When I graduated high school in 1974, I was 16 and had failed my road test twice. I owned a car, but couldn’t drive it. I craved New York City, but was told I was too young and innocent to live there. Plus my mother still needed me to babysit my younger sisters while she dated and I didn’t.
And so I remained stranded in suburbia, at Manhattanville College. Manhattanville had been a Catholic girls’ school but had gone coed and non-denominational five years earlier. This meant there were three girls to every boy. Between those odds, my lack of a car and living at home, my misery soared even higher than its high school level.
To add indignity to insult, my mother had to drive me to college every day. She had just taken her first job ever and had not yet burned out on the concept of working for a living. And so she would drop me early in her hideous red Ford station wagon – of course in a spot out of public view – and pick me up late. I spent hours haunting the student store to kill time until she arrived or I passed my road test, whichever came first.
The music department at the Manhattanville store was smaller than my own record collection at home. I was a music junkie, obsessively listening, mulling lyrics and reading Rolling Stone. This store had little that interested me, but because I was a captive audience, I expanded my horizons.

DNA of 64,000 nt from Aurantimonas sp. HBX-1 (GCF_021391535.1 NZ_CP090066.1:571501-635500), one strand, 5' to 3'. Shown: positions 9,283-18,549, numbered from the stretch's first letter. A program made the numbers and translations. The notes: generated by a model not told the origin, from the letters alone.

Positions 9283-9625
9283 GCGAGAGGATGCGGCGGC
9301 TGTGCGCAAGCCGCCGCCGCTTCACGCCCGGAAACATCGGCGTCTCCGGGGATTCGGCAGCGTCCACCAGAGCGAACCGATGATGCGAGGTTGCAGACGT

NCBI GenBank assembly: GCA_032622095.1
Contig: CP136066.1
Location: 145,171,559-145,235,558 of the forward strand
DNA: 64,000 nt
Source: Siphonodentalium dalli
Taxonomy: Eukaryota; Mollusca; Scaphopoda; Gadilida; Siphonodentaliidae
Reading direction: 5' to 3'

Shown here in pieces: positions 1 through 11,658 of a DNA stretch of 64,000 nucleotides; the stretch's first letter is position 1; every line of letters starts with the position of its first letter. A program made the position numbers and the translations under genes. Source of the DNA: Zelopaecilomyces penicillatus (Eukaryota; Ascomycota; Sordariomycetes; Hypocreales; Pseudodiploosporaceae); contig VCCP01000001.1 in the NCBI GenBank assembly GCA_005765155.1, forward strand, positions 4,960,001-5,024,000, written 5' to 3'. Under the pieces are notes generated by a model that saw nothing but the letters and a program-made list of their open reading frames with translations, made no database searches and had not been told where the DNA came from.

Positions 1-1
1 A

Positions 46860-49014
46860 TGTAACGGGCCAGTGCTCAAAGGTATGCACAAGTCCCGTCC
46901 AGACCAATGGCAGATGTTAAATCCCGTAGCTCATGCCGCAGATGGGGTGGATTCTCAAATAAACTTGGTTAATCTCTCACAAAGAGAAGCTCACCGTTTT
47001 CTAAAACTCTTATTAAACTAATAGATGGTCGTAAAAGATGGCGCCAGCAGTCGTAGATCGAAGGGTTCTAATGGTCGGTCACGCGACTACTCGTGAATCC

I ended up buying back-catalog albums by the Eagles. Until then, they hadn't made my East Coast radar, but after my car-less period I was hooked for life.
The Eagles' albums were revelatory and I loved all three of them.
I especially loved the second album, Desperado, with its more macho version of Linda Rondstadt’s hit from the previous year.
Oh, how I wanted to let somebody love me! Oh, how late I felt it was!
I wasn’t yet 21, but looked forward to feeling the way the lyrics to “21” described:
Got no cause to be afraid or fear that life will ever fade
I can’t give a reason why I should ever want to die
By the time I turned 17, I had my license and life started to turn around. “One of These Nights” became the soundtrack to the best summer of my life, and opens my book The Cusp of Everything. That’s the great thing about the Eagles, and the reason I mourn Glenn Frey so achingly. Their music captures the essence of life: deep feelings, growing up, accepting change. The loss of Glenn Frey is just one I don’t want to accept.